ADALM2000 Activity: BJT Multivibrators

Background

This article explains the three main types of multivibrator circuits and how to build each one. A multivibrator circuit generally consists of two inverting amplifier stages. The two amplifiers are connected in series or cascade, and a feedback path connects from the output of the second amplifier back to the input of the first. Because each stage inverts the signal, the overall feedback around the loop is positive.

There are three main types of multivibrators: astable, monostable, and bistable. In the astable multivibrator, capacitors are used to couple the two amplifier stages and provide the feedback path. Since the capacitors block any DC signals from passing from one stage to the next, the astable multivibrator has no stable DC operating point and is thus a free-running oscillator. In the monostable multivibrator, the coupling from one of the stages to the other uses one capacitor while the second connection is through a DC path. Thus, the monostable multivibrator has one stable DC stage. Hence, the monostable multivibrator is sometimes referred to as a one-shot. The circuit maintains this single stable state except when a triggering pulse is applied. Then, the state changes for a predetermined length of time set by the RC time constant of the AC-coupled part of the signal path. In the bistable multivibrator, both coupling paths are DC-coupled and thus the circuit has two different stable states and uses no capacitors. The bistable multivibrator is also called a flip-flop, with either of two DC stable states.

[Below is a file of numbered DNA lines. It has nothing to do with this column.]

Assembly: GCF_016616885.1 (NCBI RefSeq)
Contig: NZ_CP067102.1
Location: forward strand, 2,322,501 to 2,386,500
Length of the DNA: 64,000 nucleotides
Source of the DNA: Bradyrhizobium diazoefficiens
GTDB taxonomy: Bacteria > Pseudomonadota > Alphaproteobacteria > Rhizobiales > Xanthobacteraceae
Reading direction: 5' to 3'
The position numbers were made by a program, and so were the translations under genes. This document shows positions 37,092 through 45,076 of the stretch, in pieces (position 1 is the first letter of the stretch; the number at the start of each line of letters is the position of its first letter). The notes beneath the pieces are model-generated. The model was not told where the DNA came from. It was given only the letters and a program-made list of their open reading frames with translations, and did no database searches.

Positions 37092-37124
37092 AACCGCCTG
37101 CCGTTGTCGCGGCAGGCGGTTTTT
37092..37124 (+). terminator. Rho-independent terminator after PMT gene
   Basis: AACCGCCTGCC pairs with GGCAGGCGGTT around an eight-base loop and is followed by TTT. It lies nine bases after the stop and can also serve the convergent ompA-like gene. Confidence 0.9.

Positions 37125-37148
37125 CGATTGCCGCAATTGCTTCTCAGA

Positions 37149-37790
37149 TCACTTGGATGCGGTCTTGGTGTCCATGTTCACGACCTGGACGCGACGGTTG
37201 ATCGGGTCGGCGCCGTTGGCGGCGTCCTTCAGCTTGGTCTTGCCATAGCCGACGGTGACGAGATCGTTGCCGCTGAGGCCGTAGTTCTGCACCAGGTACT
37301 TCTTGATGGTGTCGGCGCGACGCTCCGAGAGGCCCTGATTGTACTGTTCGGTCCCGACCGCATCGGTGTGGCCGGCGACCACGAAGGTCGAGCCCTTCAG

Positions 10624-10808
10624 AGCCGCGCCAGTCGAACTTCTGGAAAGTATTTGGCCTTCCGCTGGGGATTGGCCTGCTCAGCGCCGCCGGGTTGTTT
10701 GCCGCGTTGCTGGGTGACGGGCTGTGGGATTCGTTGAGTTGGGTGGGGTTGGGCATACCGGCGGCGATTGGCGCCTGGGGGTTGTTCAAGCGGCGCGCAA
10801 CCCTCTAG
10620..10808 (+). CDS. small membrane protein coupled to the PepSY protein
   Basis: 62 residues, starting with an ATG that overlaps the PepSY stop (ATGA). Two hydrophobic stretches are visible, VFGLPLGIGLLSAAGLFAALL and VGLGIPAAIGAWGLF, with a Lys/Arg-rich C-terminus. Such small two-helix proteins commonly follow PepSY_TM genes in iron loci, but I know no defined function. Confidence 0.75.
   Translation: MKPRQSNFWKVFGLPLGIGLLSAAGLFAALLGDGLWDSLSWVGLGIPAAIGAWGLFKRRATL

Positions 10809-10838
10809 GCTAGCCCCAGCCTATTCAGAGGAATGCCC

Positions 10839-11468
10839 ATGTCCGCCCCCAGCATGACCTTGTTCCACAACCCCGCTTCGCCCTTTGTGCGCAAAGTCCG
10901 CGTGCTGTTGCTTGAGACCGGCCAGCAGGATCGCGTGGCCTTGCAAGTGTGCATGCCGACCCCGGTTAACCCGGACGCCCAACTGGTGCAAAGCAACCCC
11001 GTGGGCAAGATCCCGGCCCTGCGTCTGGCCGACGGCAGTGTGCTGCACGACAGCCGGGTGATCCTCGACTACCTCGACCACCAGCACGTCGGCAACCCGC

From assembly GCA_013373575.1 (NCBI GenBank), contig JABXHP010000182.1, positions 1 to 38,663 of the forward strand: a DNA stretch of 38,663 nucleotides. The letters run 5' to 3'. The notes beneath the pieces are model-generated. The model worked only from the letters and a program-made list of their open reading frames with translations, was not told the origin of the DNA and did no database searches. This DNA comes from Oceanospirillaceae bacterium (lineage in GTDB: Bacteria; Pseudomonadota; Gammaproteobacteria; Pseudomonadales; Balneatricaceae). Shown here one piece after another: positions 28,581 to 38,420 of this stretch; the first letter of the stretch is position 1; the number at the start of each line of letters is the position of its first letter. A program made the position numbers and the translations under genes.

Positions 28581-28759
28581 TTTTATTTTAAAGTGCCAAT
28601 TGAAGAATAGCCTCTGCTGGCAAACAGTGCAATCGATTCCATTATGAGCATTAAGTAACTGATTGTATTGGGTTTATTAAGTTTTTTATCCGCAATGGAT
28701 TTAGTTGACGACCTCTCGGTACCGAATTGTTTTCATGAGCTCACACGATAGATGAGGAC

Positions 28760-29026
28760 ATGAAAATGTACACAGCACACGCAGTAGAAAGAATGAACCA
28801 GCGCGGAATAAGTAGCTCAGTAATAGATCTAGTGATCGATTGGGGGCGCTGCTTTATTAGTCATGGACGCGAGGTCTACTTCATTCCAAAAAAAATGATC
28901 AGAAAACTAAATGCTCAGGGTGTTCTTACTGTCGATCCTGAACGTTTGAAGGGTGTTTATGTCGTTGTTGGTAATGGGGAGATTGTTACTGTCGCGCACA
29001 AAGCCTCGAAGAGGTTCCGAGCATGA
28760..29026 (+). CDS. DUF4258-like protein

The Astable Multivibrator

Objectives